Woman given ibuprofen after breaking back on holiday forced to pay £30,000 for surgery

The family of a British woman are facing a £30,000 bill after their daughter was seriously injured in Central America. Amie Coltman, 24, was travelling in a tuk-tuk while on holiday in Nicaragua when she was thrown into the road and crushed her spine.

Despite the vehicle being a commonly used mode of transport, her insurance company refused to pay her mounting medical bills following the accident earlier this month.

Adding to her ordeal, when Ms Coltman was rushed to a medical clinic she says she was only given painkillers by a local doctor despite breaking her back in two places.

Speaking to The Independent, her sister Zoe said Ms Coltman had travelled to Costa Rica to work with an animal conservation volunteer group for seven weeks, having studied the topic for her Masters at Nottingham Trent University.

At the conclusion of the course, she travelled with an organised guided group down to Nicaragua. During the evening of 19 August, she and a group of others travelled into the nearby village before travelling back in a pick-up style vehicle.

“They were in the taxi which hit a pothole at some speed so everyone went flying out of the back,” her sister said. “One of Amie’s friends landed on top of her which crushed part of her spine and left her in a lot of pain and shock.”

Upon realising the severity of the situation, she was rushed to a local clinic which was not equipped with an MRI machine or a CT scan. Despite receiving an X-ray, a doctor informed her she was “absolutely fine” and provided her with only ibuprofen and paracetamol before she was discharged.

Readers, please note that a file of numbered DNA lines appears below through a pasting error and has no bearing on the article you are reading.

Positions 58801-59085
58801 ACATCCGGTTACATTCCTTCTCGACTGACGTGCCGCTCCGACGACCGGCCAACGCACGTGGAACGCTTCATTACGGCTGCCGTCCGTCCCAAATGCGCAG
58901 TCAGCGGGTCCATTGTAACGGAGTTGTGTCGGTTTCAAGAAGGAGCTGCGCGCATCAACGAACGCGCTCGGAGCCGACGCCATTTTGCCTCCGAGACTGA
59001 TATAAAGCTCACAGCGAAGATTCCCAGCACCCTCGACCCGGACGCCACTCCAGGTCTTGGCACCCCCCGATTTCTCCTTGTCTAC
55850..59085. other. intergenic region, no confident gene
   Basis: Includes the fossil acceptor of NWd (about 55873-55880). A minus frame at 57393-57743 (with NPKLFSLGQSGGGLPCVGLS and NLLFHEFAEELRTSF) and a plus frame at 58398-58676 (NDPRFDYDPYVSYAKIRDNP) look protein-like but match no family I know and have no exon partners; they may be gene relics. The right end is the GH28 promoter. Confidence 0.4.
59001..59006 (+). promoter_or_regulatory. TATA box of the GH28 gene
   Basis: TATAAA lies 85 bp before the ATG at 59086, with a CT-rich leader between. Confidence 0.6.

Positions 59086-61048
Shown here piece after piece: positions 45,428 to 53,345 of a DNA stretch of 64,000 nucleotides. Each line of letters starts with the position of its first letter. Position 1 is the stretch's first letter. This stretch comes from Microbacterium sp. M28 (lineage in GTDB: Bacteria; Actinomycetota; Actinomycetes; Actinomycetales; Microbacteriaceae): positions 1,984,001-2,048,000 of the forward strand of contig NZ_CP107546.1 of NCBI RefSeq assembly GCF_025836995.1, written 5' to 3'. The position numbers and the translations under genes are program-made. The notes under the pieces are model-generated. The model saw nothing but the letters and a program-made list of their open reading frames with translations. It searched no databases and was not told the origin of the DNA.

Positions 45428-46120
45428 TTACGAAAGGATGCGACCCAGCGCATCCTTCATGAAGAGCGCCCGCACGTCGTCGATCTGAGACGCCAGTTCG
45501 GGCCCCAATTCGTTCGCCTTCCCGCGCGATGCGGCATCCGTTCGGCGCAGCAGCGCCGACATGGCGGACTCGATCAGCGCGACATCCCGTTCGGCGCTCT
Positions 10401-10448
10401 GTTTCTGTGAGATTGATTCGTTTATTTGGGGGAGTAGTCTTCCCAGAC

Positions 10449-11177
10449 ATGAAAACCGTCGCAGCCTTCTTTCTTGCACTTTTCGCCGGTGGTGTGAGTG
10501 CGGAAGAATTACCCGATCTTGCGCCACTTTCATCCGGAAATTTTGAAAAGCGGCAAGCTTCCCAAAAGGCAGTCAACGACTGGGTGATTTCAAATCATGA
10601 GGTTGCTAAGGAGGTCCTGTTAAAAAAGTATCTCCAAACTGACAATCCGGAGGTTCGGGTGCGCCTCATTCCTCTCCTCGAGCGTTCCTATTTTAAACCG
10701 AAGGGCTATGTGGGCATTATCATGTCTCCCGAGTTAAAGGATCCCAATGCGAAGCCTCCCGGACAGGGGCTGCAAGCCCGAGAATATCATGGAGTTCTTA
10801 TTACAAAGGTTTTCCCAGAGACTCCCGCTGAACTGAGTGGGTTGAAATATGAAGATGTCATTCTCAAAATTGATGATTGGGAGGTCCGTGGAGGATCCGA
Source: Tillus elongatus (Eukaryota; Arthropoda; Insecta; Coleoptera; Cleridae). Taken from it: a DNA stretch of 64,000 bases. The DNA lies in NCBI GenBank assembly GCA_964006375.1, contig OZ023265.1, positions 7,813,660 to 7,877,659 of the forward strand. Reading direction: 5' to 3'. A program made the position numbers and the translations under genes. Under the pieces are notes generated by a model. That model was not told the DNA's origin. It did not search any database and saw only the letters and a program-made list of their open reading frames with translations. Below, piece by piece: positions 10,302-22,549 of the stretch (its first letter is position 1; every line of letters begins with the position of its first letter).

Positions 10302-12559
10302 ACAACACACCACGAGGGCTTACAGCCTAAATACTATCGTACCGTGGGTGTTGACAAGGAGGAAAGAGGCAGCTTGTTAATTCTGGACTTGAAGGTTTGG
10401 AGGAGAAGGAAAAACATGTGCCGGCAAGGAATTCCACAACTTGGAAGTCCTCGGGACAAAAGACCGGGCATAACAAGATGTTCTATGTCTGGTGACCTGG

Her condition worsened overnight and the tour guide company decided to transport her to Clinica Biblica in Costa Rica.

A second X-ray revealed that she had broken her spine, with the doctors informing her that she would need immediate surgery but it would cost £15,000.

She would also be charged £1,000 for each night she remained at the hospital, as well as payments for the surgery equipment and four weeks of physiotherapy.

“Thirty thousand pounds was the full amount they needed straight away,” her sister said/ “They needed it upfront, they wouldn’t do the surgery without the money. The insurance company rang the hospital straight away and said we’re having nothing to do with this. They said that the car wasn’t safe as it had no seatbelts.

“When that’s the only mode of transport available, you just don’t think that you’re not going to be covered.”

With the hospital demanding the money, Ms Coltman’s family turned to relatives and friends and managed to pull together £17,000 for the first payment. After confirming they had the funds, her mother was sent an email instructing that she make the payment within 20 minutes.

“For the first two days, there were a lot of phone calls with Amie crying, worried, scared,not knowing what to do or knowing how bad it was,” Zoe said. “She was quite pressured at times into making decisions when she didn’t know what to do.”

Ms Coltman has since undergone the surgery and two metal rods have been placed in her back to support her spine, with her father joining her in Costa Rica to assist in the coming weeks.

Her family have now launched a GoFundMe to cover her treatment and the additional expenses she’ll accrue while undergoing rehabilitation.

“I just don’t understand how anyone is meant to afford these medical fees at such short notice,” Zoe said. “The massive support from everyone has been amazing, it is crazy how people pull through at these times especially during the cost of living crisis.”

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